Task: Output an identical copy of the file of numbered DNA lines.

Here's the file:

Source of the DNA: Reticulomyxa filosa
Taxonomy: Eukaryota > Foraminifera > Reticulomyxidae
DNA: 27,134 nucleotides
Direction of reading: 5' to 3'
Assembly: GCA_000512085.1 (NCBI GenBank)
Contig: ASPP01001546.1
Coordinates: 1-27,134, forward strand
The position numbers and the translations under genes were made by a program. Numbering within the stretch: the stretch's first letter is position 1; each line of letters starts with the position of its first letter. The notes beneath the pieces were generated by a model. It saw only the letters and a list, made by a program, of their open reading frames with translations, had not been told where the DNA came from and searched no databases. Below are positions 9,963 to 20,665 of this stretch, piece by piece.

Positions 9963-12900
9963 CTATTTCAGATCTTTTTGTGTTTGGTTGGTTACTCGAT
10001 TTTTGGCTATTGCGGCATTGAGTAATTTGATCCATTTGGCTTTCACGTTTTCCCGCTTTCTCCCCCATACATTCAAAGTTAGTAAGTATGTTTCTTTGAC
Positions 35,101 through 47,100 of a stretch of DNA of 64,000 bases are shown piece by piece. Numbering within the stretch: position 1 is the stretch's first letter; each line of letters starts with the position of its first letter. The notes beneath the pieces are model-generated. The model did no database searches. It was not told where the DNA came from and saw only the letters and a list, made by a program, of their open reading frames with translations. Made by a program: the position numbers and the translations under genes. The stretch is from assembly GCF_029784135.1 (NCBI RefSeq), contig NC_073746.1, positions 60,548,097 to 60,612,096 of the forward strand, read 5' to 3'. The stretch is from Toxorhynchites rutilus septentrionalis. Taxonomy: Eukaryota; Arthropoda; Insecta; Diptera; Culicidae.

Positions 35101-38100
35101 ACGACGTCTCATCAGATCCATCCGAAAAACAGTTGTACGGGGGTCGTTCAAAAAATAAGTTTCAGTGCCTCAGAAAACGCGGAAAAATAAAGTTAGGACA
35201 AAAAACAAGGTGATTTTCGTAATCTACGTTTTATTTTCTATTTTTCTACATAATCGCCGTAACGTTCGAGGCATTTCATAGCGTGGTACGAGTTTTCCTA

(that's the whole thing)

Source of the DNA: Reticulomyxa filosa
Taxonomy: Eukaryota > Foraminifera > Reticulomyxidae
DNA: 27,134 nucleotides
Direction of reading: 5' to 3'
Assembly: GCA_000512085.1 (NCBI GenBank)
Contig: ASPP01001546.1
Coordinates: 1-27,134, forward strand
The position numbers and the translations under genes were made by a program. Numbering within the stretch: the stretch's first letter is position 1; each line of letters starts with the position of its first letter. The notes beneath the pieces were generated by a model. It saw only the letters and a list, made by a program, of their open reading frames with translations, had not been told where the DNA came from and searched no databases. Below are positions 9,963 to 20,665 of this stretch, piece by piece.

Positions 9963-12900
9963 CTATTTCAGATCTTTTTGTGTTTGGTTGGTTACTCGAT
10001 TTTTGGCTATTGCGGCATTGAGTAATTTGATCCATTTGGCTTTCACGTTTTCCCGCTTTCTCCCCCATACATTCAAAGTTAGTAAGTATGTTTCTTTGAC
Positions 35,101 through 47,100 of a stretch of DNA of 64,000 bases are shown piece by piece. Numbering within the stretch: position 1 is the stretch's first letter; each line of letters starts with the position of its first letter. The notes beneath the pieces are model-generated. The model did no database searches. It was not told where the DNA came from and saw only the letters and a list, made by a program, of their open reading frames with translations. Made by a program: the position numbers and the translations under genes. The stretch is from assembly GCF_029784135.1 (NCBI RefSeq), contig NC_073746.1, positions 60,548,097 to 60,612,096 of the forward strand, read 5' to 3'. The stretch is from Toxorhynchites rutilus septentrionalis. Taxonomy: Eukaryota; Arthropoda; Insecta; Diptera; Culicidae.

Positions 35101-38100
35101 ACGACGTCTCATCAGATCCATCCGAAAAACAGTTGTACGGGGGTCGTTCAAAAAATAAGTTTCAGTGCCTCAGAAAACGCGGAAAAATAAAGTTAGGACA
35201 AAAAACAAGGTGATTTTCGTAATCTACGTTTTATTTTCTATTTTTCTACATAATCGCCGTAACGTTCGAGGCATTTCATAGCGTGGTACGAGTTTTCCTA